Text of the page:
I'm currently testing out a Lunt 102mm f/7 with a Burgess24 binoviewer on a Stellarvue M2C manual AltAz mount sitting on a Velbon 830CF heavy-duty carbon-fiber photo tripod. Setup is easy, motions and controls are smooth, and the mount handles the weight without a worry on my end.
As-a-whole, while binoviewing, the setup is extremely stable with only a small-frequency, ever-so-tremulous, micro-quivering vibration noted at high powers (mostly over 150x) when the focuser end is touched or bumped.
Of note, there is almost none of this minute vibration (barely-perceptible to non-existent) without the added mass and moment arm of the binoviewer setup while monoviewing at the same magnifications. So, clearly, the binoviewing setup needs some troubleshooting and working/ironing out, my suspicion here is center-column play (extended vs. non-extended).
I'll be trying out mounting the M2C + scope on a non-center column tripod to compare the differences, but then leg-clearance while viewing near the zenith will become an issue. So I'll be curious to hear how your Manfrotto 475B fares.
As for binoviewing with the scope (the following views from a lifelong Dobsonian/Newtonian observer) this, um, "little" scope surprised me in the moon and planet views it presented! I've had the opportunity these past two weeks to check out the Lunt scope (for moon and planets) with the following EPs...13mm, 9mm and 3.5 Nagler Type 6, 7mm and 4.8mm original Naglers, 5mm, 4mm and 3mm Delites, 4mm Vite, and 3.2mm Paradigm (54.9x through 238x)...just to see where the image would/might breakdown. My "surprise" here...it never did!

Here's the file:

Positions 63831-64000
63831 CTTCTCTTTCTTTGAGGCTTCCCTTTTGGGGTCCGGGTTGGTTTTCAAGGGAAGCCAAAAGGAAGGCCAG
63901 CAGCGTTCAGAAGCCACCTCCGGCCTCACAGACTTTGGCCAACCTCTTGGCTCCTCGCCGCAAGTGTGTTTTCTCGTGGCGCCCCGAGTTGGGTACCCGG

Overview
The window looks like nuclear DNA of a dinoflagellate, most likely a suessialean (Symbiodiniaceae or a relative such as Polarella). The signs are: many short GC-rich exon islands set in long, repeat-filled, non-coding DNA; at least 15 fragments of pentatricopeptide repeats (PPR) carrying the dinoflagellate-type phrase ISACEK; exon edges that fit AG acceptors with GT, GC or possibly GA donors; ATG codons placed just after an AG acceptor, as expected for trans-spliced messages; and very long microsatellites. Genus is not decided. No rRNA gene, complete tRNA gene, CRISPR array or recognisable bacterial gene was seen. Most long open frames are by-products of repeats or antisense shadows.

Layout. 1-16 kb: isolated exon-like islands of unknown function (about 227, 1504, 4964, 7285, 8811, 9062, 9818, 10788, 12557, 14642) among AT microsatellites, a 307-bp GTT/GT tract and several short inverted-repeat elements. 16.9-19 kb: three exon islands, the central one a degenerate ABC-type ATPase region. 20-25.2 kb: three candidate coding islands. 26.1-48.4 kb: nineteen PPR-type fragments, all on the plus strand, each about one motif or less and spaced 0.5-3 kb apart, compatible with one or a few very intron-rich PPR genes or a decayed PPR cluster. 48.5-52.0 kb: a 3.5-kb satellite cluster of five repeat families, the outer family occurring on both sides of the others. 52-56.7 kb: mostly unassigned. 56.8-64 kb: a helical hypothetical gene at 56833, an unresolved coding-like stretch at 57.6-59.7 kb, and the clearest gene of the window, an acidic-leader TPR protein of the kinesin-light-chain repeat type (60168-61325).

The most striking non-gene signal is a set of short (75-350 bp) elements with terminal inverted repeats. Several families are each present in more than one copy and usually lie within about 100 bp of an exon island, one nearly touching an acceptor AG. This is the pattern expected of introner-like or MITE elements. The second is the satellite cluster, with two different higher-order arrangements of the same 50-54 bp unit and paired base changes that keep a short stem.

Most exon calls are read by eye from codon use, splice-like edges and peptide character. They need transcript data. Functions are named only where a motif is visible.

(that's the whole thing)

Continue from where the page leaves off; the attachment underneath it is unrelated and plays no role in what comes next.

Under Pickering 6-7 seeing...
Courses in Astrophotography: The Pickering Seeing Scale.
Monoviewing...yes, even the diminutive 4mm Vite and the (recently-purchased just for this test) Paradigm 3.2 and the Delite 3mm provided serviceable (though, still atmospherically troubled) views of the near-culmination Mars with the Delite providing the best contrast view and darkest background of the three and Paradigm supplying a uniquely crisp planet rendition different than the Delite. (The moon, Jupiter and Saturn were too low from my northeastern skies for any satisfactory views much over 150x).
Binoviewing...the Lunt did not allow enough in-focus for non-Barlowed Burgess24 binoviewing. Using the aforementioned 9mm Naglers, along with the Burgess 1.95x Parfocal Barlow, provided fabulous ~155x views of all 4 test targets (Moon, Jupiter, Saturn, Mars) even the one's stuck down in the atmospheric soup! The previously mentioned images vibrations were noted with my Barlowed binoviewed 7mm and 4.8mm Nagler pairs (though some vibrations perceived with 9mm pairs). The binoviewed image with the 7mm's was as acceptable as the monoviewed images noted above though I'm now convinced that I need a pair of N7T6's as their 12mm of eye-relief will provide some small relief over the 10mm eye-relief of the original Nagler 7's. The 4.8mm binoview was a, um, "bridge too far".
Not what I'm used to observing these targets with my C9.25, or my 14" Dob (read: resolution and image brightness at higher magnifications), but...surprise, surprise surprise, this, um, "little" Lunt is going to make a great gift for my daughter (for whom all of this above testing was done! )!